Diversification: The ‘copycat’ route
At the beginning of the century, there were few reputed airlines, tourist destinations, investment opportunities and educational institutions to choose from in the Gulf region. Those that existed were unique and faced little or no competition. However, an attempt to diversify the economies beyond non-oil resources — begun when oil prices dipped in the 1990s and pursued vigorously as oil prices threaten to shoot over the $100 per barrel milestone — has resulted in duplication of models and competition, raising questions about their long-term sustainability.
A recent Citigroup report estimates that the Gulf Cooperation Council (GCC) countries have produced oil worth about two trillion dollars at spot prices since 2004. And more than one trillion dollars have been invested in infrastructure and real estate projects in the six GCC countries, with more than half these projects already under way. The GCC, established in 1981 among Bahrain, Kuwait, Oman, Qatar, Saudi Arabia and UAE, form a regional common market that includes defence planning as well. Geographic proximity as well as free trade economic policies are factors that encouraged its establishment.
Dubai, the most famous of the seven-member UAE, is the best example of the post-oil age in the Gulf — oil contributes only four per cent of the emirate’s gross domestic product, down from 50 per cent in 1975. Though Bahrain started diversifying earlier, Dubai became a trendsetter by liberalising and expanding its economy faster than others.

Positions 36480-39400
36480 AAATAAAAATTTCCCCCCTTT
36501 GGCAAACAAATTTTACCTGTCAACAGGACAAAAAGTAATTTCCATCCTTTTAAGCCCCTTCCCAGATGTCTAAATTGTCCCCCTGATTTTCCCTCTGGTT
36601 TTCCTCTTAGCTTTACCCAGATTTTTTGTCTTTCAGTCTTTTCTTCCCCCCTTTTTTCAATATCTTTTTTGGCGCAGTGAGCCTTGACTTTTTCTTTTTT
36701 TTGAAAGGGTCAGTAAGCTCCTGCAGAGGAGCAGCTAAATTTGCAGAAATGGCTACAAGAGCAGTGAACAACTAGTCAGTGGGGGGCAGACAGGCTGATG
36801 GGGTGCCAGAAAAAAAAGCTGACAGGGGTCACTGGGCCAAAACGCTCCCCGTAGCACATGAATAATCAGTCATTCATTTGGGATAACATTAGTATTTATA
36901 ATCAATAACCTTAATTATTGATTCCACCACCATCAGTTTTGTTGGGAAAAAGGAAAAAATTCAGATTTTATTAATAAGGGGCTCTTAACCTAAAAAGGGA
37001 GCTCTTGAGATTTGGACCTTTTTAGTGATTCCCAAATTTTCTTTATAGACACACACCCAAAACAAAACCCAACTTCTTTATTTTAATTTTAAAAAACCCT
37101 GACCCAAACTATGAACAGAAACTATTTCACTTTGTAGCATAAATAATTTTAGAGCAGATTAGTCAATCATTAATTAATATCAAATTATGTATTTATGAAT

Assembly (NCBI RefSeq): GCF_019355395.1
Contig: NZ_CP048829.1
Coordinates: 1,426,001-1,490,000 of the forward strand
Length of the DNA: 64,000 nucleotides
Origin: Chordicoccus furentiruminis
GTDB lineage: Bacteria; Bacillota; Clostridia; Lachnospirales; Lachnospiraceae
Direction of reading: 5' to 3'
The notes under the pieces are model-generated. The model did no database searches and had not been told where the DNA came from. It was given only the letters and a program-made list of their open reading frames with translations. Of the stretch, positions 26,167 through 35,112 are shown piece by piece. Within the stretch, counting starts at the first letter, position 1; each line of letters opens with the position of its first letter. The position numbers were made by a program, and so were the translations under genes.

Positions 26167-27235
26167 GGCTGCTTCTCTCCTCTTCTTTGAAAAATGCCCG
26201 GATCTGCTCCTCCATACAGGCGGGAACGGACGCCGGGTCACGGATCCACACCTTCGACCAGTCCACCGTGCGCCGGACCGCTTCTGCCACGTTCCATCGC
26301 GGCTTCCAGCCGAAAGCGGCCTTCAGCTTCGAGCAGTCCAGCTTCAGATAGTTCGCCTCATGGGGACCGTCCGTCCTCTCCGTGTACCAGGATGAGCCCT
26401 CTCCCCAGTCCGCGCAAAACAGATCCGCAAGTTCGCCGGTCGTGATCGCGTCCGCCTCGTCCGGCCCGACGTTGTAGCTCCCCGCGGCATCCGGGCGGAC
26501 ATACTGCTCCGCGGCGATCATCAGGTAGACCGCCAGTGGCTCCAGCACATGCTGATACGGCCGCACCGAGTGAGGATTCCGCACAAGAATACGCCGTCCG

Transforming the oil-rich capital of the UAE, ‘Plan Abu Dhabi 2030’ has declared projects and those under development worth about $400 billion, of which
about $175 billion have been earmarked for diversification. Apart from the manufacturing sector, large investments have been made in real estate and tourism projects, especially the 27-billion-dollar Saadiyat Island plan with the Guggenheim Museum.
Qatar has earmarked 130 billion dollars for investments in the next six years, with about 50 per cent of it going into the non-oil sectors. And, the Saudi government has charted plans to privatise 20 state-owned corporations and institutions. The new economic cities in Rabigh, Hail, Madinah and Jizan, as well as the new industrial city in Jubail, are expected attract investments worth hundreds of billions of dollars.
Explaining the Dubai case, Eckart Woertz of the Gulf Research Centre said: “It has successfully positioned itself as a trade and services hub in an oil-rich region. But as
the term hub already indicates, there needs to be countries and regions between which the hub intermediates — not everybody can be a hub. Bahrain, for example, has had a long experience in the banking sector, but it now faces stiff competition from Dubai.”
The aviation industry exemplifies the ‘copycat’ culture with new airlines, airport expansions, as well as buying of new aircraft. Currently, the Emirates of Dubai, Etihad of Abu Dhabi, Air Arabia of Sharjah (all UAE), Qatar Airways, Bahrain’s Gulf Air, Oman Air, Saudia, Kuwait Airways and Jazeera Airways (also of Kuwait) make up most of the GCC airlines industry. According to estimates, nearly a third of the airport development projects across the Middle East, Africa and South Asia by value $65 billion are being carried out in the UAE. — IPS